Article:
However, rail is plagued by some unique challenges at the moment related to supply volatility and a shortage of labour. It is also constrained by the same weight issues that road transport is when it comes to the growth in the movement of EVs.
“When the vehicles get heavier you go from a load factor of ten to nine or eight, so now you have lost 20% capacity” said Kevin Nower, director of sales and marketing for automotive at rail provider, Kansas City Southern. Where does that come from? You have to invest in more rail cars but you have to pay off that investment.”
The more immediate problem, however, is related to volume fluctuations, something noted by Michael Arnold, operations supervisor, North America Vehicle Logistics, at Ford.
“We may not have product at a rail ramp for five days and then receive 500-600% of what we would normally,” he said.
The upstream lack of production or the sudden release of several thousand vehicles floods the network, which in turn disrupts last mile road haulage. That can result in a vicious circle.
“We need the truck capacity to be abundant to keep destinations fluid, said Kevin Nowar. “It is not a competition but a collaboration. It is about making sure they can get trucks to dealers so we can continue to bring railcars in and unload, and keep that cycle going.”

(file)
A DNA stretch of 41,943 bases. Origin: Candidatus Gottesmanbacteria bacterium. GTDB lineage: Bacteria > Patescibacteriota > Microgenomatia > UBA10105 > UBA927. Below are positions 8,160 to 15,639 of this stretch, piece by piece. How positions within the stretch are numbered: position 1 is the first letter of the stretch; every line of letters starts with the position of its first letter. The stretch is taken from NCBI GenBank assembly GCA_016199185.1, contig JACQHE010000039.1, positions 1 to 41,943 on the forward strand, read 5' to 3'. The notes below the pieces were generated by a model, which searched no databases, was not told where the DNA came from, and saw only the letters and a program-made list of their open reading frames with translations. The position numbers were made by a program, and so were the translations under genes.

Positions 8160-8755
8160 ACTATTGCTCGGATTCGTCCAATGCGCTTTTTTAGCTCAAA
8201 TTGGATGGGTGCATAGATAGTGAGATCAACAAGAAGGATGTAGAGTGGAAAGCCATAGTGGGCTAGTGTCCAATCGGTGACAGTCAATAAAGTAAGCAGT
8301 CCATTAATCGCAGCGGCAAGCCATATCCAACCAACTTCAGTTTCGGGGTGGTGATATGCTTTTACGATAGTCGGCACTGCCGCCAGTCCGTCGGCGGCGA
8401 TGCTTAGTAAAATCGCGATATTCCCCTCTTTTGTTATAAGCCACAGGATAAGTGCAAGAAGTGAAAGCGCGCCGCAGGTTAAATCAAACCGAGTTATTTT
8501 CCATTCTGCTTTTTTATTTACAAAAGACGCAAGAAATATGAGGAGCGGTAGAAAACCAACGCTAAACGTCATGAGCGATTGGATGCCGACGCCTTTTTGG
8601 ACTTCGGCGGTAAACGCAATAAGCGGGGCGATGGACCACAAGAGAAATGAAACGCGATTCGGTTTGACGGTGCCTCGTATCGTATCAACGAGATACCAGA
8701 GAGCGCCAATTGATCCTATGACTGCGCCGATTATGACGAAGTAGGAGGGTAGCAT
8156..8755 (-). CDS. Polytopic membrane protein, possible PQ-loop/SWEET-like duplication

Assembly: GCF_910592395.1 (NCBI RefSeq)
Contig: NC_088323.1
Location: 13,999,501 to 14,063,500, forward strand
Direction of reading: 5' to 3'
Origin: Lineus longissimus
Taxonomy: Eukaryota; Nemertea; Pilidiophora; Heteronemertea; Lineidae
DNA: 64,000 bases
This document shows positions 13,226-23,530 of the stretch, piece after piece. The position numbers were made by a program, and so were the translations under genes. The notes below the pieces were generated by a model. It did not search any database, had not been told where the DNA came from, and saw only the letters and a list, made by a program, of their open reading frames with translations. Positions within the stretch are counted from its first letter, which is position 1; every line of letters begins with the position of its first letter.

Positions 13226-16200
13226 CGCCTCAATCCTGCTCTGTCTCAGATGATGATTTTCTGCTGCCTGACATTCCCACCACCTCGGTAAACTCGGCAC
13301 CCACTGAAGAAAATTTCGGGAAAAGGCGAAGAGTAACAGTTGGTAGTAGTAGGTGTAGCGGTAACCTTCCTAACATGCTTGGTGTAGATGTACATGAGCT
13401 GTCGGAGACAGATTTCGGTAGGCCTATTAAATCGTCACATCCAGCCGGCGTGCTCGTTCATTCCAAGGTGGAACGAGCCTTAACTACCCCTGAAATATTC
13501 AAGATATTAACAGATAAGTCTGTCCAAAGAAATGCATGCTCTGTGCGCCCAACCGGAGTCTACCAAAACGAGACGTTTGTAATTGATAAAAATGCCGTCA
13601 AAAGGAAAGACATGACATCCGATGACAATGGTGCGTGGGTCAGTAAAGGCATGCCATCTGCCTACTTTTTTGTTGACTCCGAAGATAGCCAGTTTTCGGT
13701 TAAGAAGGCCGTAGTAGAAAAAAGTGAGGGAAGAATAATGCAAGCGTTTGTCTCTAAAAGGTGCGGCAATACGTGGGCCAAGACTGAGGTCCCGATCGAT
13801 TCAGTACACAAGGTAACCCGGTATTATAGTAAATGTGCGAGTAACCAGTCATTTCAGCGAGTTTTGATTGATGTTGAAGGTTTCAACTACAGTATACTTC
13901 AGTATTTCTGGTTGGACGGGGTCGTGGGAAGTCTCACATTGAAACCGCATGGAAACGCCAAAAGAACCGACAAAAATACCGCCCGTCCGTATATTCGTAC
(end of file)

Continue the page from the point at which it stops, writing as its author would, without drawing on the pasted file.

More consistent supply
Faced with the prospect of a capacity pain-point in the face of a strong regulatory framework around emissions and the continued volatility in vehicle production, what part can the carmakers play in mitigating the problem?
According to Kurt Watson, at Nissan, it begins with providing a more consistent supply of vehicles and taking out the volatility in the production schedules.
“We have to provide more consistent supply of vehicles, he said. “We have challenges with that right now but if you are talking about a 20% reduction in capacity we have to build consistently and we have to plan for that reduction in capacity.”
A more stable production network will lead to a more stable outbound supply chain, according to Watson and that demanded an end to month-end or quarter-end pushes on output. Longer term, however, it means more localised assembly.
“Long term, you have to build vehicles where you sell them, that is the key,” said Watson. “You have to build those cars in the US if you are going to sell them in the US.”